Did you receive your bachelor’s degree in the United States? (n=172) (n=137)
  Yes 168 (98) 137 (100) .132
Class Rank (n=133) (n=101)
  Top quartile 61 (46) 52 (51)
Second quartile 37 (28) 30 (30) .347
  Third quartile 24 (18) 16 (16)
  Fourth quartile 11 (8) 3 (3)
Approximately what percentage of clinical instructors (ie, residents, fellows, faculty) at your medical school are international medical graduates? (n=145) (n=110)
  ≤5% 61 (42) 17 (15)
  6%-10% 47 (32) 33 (30)
  11%-15% 26 (18) 31 (28) <.001
16%-20% 9 (6) 13 (12)
  >20% 2 (1) 16 (15)
Approximately what percentage of clinical instructors (ie, residents, fellows, faculty at your medical school are osteopathic physicians? (n=144) (n=114)
  ≤5% 93 (65) 39 (34)
  6%-10% 40 (28) 43 (38)
  11%-15% 10 (7) 24 (21) <.001
  16%-20% 0 7 (6)
  >20% 1 (1) 1 (1)

a Fourteen students did not identify which institution they attended and thus were omitted from this table. Not all respondents completed each survey item.

b P value reflects Pearson x2.

×
Fourteen of 172 students in private institutions (8%) and 29 of 137 students in public institutions (21%) did not agree that DOs or IMGs are as capable in clinical teaching as US-trained MDs, but 96 (30%) viewed their training as being as rigorous as MD training in the United States. A total of 296 students (92%) had not considered applying to non-US schools. In addition, 199 students (59%) characterized their medical schools as ethnically diverse, and 180 (56%) indicated that a residency program’s diversity positively influences its prestige (Table 2).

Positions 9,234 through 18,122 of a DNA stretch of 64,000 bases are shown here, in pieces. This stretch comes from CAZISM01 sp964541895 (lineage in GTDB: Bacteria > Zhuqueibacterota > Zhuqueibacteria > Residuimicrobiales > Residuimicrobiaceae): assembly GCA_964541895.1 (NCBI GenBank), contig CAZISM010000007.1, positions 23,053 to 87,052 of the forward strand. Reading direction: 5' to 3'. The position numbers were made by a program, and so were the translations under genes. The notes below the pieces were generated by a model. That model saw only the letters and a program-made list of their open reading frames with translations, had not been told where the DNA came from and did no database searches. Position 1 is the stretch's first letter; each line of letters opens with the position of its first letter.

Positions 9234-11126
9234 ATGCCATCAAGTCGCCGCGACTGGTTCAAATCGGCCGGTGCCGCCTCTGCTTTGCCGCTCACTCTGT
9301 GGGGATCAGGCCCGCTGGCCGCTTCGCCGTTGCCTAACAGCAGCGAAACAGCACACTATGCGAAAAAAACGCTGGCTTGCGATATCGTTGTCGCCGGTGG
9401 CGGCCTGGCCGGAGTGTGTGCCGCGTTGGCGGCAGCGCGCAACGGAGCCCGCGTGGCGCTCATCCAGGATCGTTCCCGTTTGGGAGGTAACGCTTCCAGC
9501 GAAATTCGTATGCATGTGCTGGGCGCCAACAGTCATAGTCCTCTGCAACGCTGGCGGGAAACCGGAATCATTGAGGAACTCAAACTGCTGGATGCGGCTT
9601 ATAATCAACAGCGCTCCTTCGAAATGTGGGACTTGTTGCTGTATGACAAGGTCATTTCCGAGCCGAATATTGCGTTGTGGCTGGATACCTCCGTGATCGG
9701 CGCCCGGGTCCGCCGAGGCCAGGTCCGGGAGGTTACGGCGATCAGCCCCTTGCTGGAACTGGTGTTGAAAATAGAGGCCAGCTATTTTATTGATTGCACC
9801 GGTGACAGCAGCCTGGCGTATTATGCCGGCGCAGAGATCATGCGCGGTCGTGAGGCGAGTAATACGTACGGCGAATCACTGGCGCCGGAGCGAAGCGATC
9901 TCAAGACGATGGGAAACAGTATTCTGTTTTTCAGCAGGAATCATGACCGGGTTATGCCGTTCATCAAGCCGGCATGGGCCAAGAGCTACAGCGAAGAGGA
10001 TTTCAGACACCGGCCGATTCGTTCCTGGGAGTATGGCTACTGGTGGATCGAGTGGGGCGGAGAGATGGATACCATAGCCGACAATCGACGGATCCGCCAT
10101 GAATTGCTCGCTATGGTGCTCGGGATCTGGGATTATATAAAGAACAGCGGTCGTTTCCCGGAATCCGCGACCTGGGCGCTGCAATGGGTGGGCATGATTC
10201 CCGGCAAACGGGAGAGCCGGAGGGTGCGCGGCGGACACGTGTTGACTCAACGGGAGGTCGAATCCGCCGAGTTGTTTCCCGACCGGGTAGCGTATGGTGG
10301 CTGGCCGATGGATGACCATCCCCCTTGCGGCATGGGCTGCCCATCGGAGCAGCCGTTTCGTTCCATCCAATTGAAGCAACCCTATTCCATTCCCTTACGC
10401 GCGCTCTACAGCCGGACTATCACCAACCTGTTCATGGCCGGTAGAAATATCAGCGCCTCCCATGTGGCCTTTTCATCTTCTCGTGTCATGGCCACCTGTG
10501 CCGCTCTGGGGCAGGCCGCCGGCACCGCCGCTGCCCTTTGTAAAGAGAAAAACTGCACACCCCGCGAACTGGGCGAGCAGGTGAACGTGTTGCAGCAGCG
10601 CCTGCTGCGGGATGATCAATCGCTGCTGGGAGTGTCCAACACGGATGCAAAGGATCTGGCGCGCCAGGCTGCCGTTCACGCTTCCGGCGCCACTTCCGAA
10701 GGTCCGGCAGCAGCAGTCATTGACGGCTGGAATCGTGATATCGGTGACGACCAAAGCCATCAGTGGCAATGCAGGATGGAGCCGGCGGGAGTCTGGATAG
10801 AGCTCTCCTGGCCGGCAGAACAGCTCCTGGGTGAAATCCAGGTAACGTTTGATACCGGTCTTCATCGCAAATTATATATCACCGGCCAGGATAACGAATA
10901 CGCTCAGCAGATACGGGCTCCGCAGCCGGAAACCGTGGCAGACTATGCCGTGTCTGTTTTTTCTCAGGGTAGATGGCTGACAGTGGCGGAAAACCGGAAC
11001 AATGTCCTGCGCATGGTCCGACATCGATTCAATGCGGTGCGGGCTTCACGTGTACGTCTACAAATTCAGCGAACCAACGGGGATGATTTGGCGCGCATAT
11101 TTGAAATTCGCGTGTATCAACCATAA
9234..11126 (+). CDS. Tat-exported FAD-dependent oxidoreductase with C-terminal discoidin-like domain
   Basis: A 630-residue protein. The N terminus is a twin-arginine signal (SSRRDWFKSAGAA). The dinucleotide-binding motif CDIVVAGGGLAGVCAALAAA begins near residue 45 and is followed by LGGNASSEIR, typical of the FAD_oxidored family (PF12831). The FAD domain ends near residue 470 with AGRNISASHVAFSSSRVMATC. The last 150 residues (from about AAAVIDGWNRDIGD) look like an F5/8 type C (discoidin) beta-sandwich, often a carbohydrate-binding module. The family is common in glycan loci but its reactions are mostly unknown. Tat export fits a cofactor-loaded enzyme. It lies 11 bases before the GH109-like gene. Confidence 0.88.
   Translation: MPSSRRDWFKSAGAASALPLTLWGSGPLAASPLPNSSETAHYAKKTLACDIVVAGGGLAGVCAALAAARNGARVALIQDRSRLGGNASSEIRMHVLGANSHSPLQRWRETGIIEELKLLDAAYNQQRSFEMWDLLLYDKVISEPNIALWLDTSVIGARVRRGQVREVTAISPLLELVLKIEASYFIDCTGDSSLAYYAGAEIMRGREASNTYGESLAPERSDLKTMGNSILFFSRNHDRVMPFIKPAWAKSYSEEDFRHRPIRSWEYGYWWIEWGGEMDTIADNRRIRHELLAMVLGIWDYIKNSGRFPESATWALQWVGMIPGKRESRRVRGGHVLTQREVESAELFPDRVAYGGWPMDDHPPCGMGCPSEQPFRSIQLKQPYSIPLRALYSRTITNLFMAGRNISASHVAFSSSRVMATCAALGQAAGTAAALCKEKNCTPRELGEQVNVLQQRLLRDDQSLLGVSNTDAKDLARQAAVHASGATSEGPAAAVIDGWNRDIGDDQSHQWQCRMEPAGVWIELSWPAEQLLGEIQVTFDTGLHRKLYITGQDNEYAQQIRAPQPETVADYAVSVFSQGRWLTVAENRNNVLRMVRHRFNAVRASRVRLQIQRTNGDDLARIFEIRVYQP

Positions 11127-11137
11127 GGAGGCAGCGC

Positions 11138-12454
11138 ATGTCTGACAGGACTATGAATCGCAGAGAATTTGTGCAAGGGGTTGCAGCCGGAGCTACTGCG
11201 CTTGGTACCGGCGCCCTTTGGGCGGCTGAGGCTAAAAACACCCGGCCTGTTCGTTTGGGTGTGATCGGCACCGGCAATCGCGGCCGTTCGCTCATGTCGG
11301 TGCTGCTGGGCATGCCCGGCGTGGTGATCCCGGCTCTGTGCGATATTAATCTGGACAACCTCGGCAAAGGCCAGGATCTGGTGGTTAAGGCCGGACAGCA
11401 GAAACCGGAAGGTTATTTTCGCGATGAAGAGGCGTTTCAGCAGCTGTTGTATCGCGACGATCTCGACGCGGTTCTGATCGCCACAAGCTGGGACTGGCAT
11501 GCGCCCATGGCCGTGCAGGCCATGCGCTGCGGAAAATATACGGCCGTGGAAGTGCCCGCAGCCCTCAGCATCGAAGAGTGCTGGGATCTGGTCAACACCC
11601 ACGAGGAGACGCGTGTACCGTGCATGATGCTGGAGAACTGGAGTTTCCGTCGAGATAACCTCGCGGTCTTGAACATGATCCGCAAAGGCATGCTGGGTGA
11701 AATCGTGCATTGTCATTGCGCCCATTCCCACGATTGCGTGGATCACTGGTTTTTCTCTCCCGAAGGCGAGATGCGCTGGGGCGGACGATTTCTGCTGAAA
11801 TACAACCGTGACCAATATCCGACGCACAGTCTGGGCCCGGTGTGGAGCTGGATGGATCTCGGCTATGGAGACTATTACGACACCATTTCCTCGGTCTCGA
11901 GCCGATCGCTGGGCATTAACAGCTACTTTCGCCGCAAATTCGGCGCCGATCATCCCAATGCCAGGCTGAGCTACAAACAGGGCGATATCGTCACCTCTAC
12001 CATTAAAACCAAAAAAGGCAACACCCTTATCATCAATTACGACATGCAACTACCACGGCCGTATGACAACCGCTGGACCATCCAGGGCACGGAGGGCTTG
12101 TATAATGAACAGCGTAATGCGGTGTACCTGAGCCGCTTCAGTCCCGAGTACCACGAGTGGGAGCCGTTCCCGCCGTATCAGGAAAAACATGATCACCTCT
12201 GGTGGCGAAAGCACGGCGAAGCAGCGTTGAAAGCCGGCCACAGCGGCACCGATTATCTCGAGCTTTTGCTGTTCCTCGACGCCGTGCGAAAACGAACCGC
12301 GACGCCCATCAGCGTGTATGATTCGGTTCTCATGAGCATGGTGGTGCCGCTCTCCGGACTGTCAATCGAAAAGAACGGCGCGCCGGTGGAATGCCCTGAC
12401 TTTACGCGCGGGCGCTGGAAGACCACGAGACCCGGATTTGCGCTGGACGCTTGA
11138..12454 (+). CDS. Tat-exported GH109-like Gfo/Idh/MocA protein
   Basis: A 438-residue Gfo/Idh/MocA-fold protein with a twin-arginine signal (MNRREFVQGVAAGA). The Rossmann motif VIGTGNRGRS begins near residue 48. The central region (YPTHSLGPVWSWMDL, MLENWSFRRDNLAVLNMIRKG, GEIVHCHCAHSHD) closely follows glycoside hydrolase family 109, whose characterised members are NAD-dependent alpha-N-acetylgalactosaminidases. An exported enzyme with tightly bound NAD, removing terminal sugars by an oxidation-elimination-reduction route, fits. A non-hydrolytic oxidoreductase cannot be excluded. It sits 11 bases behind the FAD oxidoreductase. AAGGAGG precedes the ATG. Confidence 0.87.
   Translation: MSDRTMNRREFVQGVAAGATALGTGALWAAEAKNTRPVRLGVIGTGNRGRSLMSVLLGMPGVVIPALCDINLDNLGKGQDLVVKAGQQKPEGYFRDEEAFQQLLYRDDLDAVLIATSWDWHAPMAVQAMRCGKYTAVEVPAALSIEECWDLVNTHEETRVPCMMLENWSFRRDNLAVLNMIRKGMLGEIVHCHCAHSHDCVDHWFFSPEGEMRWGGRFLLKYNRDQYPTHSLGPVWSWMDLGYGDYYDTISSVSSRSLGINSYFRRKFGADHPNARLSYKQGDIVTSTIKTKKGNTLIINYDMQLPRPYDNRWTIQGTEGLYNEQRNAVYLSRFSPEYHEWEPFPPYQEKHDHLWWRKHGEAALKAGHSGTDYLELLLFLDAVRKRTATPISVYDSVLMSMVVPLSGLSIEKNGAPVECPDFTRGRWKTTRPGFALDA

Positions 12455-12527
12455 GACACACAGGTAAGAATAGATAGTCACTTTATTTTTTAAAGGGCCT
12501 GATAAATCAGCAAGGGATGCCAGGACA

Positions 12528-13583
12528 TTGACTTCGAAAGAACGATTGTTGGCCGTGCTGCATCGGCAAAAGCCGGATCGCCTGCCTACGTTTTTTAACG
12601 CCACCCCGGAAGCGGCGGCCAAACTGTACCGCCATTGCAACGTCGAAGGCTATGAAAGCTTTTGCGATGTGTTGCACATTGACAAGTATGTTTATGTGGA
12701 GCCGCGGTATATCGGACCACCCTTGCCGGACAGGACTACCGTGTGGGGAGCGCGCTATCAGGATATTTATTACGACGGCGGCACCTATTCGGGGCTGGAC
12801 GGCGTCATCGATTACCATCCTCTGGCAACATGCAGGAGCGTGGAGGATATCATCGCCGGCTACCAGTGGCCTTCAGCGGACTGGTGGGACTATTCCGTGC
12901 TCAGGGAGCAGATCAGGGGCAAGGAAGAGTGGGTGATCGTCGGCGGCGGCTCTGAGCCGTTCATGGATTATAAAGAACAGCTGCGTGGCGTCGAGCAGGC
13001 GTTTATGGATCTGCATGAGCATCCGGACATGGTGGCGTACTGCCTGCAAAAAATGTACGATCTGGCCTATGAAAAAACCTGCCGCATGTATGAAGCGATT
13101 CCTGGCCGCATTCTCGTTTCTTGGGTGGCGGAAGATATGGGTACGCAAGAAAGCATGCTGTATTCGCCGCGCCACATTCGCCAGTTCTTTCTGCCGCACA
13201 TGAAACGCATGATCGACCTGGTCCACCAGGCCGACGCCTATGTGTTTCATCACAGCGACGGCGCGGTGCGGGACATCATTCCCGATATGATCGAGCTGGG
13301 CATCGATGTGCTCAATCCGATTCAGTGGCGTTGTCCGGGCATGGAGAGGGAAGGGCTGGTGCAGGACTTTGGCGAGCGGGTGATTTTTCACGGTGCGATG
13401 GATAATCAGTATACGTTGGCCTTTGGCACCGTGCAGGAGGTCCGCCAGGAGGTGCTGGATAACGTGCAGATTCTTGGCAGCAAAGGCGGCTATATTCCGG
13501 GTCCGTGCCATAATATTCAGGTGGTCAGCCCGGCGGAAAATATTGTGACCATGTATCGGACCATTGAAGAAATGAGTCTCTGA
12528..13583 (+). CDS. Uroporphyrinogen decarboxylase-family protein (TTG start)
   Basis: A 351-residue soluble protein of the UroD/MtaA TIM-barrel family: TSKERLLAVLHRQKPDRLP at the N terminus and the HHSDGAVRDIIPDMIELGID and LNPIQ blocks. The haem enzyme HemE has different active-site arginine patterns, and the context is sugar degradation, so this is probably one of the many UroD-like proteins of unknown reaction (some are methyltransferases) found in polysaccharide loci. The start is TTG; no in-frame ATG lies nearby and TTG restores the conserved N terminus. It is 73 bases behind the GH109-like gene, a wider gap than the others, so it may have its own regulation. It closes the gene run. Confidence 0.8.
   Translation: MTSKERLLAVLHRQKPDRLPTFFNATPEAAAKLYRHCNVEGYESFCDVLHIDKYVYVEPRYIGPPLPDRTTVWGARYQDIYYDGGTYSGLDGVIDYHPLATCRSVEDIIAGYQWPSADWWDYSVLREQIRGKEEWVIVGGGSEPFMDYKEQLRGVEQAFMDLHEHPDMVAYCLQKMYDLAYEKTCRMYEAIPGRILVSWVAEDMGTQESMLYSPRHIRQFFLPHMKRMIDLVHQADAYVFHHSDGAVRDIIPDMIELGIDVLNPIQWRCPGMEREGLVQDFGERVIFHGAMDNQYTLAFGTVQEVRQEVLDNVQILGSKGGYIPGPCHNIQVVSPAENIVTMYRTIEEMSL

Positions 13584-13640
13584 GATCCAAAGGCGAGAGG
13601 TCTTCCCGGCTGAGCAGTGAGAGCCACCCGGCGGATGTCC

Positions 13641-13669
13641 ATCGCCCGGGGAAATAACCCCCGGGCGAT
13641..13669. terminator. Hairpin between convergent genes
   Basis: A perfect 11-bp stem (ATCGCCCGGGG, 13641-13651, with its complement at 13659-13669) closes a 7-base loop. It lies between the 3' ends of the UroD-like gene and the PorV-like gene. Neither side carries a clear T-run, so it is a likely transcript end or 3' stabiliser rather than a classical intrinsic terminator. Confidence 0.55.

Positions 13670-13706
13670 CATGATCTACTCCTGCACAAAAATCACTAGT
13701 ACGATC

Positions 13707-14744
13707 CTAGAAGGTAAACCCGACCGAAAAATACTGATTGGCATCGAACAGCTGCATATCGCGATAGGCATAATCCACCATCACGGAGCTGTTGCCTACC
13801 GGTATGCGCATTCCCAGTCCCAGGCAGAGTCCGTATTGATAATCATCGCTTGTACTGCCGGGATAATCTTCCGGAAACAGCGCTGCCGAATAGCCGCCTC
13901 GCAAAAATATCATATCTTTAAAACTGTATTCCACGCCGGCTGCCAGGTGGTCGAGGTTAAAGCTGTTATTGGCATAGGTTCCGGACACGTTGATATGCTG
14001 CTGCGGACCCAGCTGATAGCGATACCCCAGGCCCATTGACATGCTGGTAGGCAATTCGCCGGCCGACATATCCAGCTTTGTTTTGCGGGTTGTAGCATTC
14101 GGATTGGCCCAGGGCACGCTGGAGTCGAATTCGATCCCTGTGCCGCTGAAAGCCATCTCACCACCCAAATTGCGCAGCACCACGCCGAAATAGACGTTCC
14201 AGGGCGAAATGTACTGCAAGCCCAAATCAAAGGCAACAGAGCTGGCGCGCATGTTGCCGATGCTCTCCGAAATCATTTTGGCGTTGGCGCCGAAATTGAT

Table 2.
Descriptive Statistics of Likert Scale Questions and Factors That Influence Match Selection (N=323)
Statements Survey Responses, No. (%)a
nb Strongly Disagree/Disagree Neutral Agree/Strongly Agree Score, Mean (SD)